restrictions. manus: good to see you this morning. a sudden change in tone over astrazeneca. what's the latest? maria: this is a good, interesting story. you have the french saying that they will accept the astrazeneca vaccine, recommended for use. a few weeks ago, aid they didn't have enough data so t wouldn't use it. the belgians have also changed their protocol on that. they all cite to new study. they say the reason for the change is that there's more data for that age group. we should not be naive about this. this is a vaccine that has worked very well in the united kingdom, that got caught in a nasty spat with the european commission. to some extent, it suffered reputational damage because of the politics. astrazeneca is below pfizer and maternal in europe. european authorities are looking
to remedy that. millions of vaccines are not being used. putting out this message, saying that the vaccine is perfectly safe and we can use it on all age groups. the european medicines agency says that from the beginning, it looks like the politics here did more damage than good when it comes to the vaccine. manus: certainly you can damage a great deal in the messaging. thank you very much. great context. the european central bank slowed the pace of its emergency bond buying last week. the gross purchases totaled 17 billion euros, the lowest in four weeks. it comes despite us -- despite a warning yesterday who said that the jump in yields seen recently is unwelcome and must be resisted. lucy coutts is still with us. you laid out the landscape of unemployment to come, potential
scarring, tough times ahead of us. what needs to happen for you to perhaps change and shift your perspective on europe and become more bullish? lucy: no one knows what lasting damage this pandemic is going to be. no one knows the full impact. economists are going to have to make judgments on the fly. as epidemiologists did in identifying the virus and tackling it. the u.s. will recover more quickly. it wants maximum employment. it has employment. how it treats those out of work already. i think europe -- in the u.s., you have a younger generation that's going to put aflame under
the consumer boom. and here, we have an aging population. annmarie: right. when you talk about the reality check when it comes to unemployment, i think about richie sumac. an extension of the furlough scheme. it will be tapered but it will go through september. do you think that's enough? lucy: i think -- what i'm hoping for from the budget is that there are no big spending commitments, no big tax changes. i think he will kick the can down the road. we are going to have to address the spending that he's -- that we've had to do to keep the economy going. i think it would be sensible to defer any tax rises by holding income tax levels where they are now, freezing them. the economy should grow and then we can start bringing in taxes further down the line.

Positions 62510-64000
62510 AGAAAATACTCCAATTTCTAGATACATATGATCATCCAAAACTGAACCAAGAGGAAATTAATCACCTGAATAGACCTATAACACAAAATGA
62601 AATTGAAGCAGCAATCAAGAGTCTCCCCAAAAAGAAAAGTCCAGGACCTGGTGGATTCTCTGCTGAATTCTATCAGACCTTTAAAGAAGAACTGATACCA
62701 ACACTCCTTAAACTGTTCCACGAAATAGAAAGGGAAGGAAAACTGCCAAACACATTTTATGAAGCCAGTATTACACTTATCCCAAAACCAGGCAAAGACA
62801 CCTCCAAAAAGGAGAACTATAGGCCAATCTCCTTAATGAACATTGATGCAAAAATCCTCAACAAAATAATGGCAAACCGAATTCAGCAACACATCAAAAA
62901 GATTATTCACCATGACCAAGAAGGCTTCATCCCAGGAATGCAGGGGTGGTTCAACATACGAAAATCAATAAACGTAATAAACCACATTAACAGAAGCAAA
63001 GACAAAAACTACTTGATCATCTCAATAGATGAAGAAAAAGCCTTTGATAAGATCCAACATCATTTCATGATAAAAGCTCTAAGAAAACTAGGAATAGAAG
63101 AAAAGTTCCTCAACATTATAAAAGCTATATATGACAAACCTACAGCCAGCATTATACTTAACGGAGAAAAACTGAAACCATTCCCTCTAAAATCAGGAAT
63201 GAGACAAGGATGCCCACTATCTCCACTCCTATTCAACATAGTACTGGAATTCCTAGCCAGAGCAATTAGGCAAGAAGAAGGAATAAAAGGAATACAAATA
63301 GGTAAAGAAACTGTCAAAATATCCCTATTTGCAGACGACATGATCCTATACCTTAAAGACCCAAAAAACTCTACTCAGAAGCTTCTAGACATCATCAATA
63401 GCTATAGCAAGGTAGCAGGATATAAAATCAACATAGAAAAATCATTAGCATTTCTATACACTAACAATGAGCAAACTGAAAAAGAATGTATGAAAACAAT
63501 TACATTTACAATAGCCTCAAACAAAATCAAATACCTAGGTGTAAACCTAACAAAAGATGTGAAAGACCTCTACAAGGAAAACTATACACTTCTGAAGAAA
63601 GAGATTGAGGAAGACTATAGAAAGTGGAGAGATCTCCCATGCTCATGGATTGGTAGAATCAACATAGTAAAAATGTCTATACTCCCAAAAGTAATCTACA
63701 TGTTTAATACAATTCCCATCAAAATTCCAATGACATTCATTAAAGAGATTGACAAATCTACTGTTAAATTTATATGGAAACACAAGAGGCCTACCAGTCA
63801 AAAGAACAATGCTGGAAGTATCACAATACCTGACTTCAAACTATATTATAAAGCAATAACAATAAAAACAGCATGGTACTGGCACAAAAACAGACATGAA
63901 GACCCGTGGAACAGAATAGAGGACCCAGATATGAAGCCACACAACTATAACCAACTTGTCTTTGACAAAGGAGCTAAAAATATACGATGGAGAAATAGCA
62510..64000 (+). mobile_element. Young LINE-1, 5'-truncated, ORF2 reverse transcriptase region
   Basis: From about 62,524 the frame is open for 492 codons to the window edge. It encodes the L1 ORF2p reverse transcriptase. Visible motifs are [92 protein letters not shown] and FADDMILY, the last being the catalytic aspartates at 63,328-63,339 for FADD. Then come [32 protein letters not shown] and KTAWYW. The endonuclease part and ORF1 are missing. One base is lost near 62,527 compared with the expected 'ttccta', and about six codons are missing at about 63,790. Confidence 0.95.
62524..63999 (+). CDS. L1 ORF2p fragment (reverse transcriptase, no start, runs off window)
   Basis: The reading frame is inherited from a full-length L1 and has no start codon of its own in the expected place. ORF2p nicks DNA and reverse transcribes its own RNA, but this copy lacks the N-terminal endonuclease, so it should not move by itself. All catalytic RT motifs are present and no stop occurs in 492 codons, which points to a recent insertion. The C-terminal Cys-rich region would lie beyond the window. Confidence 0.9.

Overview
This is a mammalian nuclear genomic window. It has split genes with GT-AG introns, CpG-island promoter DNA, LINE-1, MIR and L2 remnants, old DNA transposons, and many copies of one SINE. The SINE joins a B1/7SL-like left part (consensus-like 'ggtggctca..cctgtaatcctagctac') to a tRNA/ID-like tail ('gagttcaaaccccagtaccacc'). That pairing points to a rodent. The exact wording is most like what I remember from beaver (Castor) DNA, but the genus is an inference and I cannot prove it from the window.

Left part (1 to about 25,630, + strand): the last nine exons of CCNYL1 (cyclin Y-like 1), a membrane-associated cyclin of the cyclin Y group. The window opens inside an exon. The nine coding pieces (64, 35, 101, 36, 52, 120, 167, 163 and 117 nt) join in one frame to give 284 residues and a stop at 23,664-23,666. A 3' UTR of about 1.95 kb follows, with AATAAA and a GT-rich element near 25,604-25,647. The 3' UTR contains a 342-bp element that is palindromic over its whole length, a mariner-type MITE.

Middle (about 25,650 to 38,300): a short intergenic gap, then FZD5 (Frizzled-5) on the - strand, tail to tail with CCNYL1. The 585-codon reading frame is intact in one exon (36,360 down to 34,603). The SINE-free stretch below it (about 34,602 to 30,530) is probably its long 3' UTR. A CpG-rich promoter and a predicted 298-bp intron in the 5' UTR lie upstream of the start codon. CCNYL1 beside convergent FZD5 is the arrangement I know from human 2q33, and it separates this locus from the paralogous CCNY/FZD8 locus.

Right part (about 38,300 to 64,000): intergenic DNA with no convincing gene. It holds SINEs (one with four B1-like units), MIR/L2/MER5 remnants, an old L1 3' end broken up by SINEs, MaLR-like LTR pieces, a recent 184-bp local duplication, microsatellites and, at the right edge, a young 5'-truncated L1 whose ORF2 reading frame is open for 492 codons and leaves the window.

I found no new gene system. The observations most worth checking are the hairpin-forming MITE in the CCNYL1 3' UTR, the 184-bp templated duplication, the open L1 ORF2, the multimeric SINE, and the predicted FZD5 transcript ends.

and then build up for what will ultimately be another crisis that we have to face. manus: the interesting one is going to be whether it is wealth tax, online tax, or corporation tax. let's pivot to the currency briefly. the dollar's demise has been sterling's gain. brexit dissipating. vaccine rollout. standard banks say, they are talking about 150. state street is talking about 155. do you see a prospect that sterling can recover that much alpha in 2021? lucy: no. i don't. i'm sorry. i'm slightly contrarian. manus: we love it. yes contrarian as you want. lucy: [laughter] good. look at where we are. this is a nonpolitical problem. we have left our largest rating partner.
the strength of sterling where it stands now, trying to export into europe. it's a massive headwind. it may move stronger in the short term. we have brexit. we have covid. we have debt levels at 100% of gdp. it doesn't look great. he's done a great job. he just needs to keep the economy going. i think ultimately, the pound will start to breathe. annmarie: what's the level? quickly. lucy: the level? 137. annmarie: good news for manus in dubai. me as an american that goes home to new york, not so good news. thank you so much for all your contrarian views and a dose of reality this morning. coming up, oil bouncing back as opec-plus alliances are set to agree on output increases this
week. how much will they return to the market? this is bloomberg. ♪ (announcer) back pain hurts, and it's frustrating. you can spend thousands on drugs, doctors, devices, and mattresses, and still not get relief. now there's aerotrainer by golo, the ergonomically correct exercise breakthrough that cradles your body so you can stretch and strengthen your core, relieve back pain, and tone your entire body. since i've been using the aerotrainer, my back pain is gone. when you're stretching your lower back on there, there is no better feeling. (announcer) do pelvic tilts for perfect abs and to strengthen your back. do planks for maximum core and total body conditioning. (woman) aerotrainer makes me want to work out. look at me, it works 100%. (announcer) think it'll break on you? think again! even a jeep can't burst it. give the aerotrainer a shot. pain and stress is the only thing you have to lose. get it and get it now. your body will thank you. (announcer) find out more at aerotrainer.com.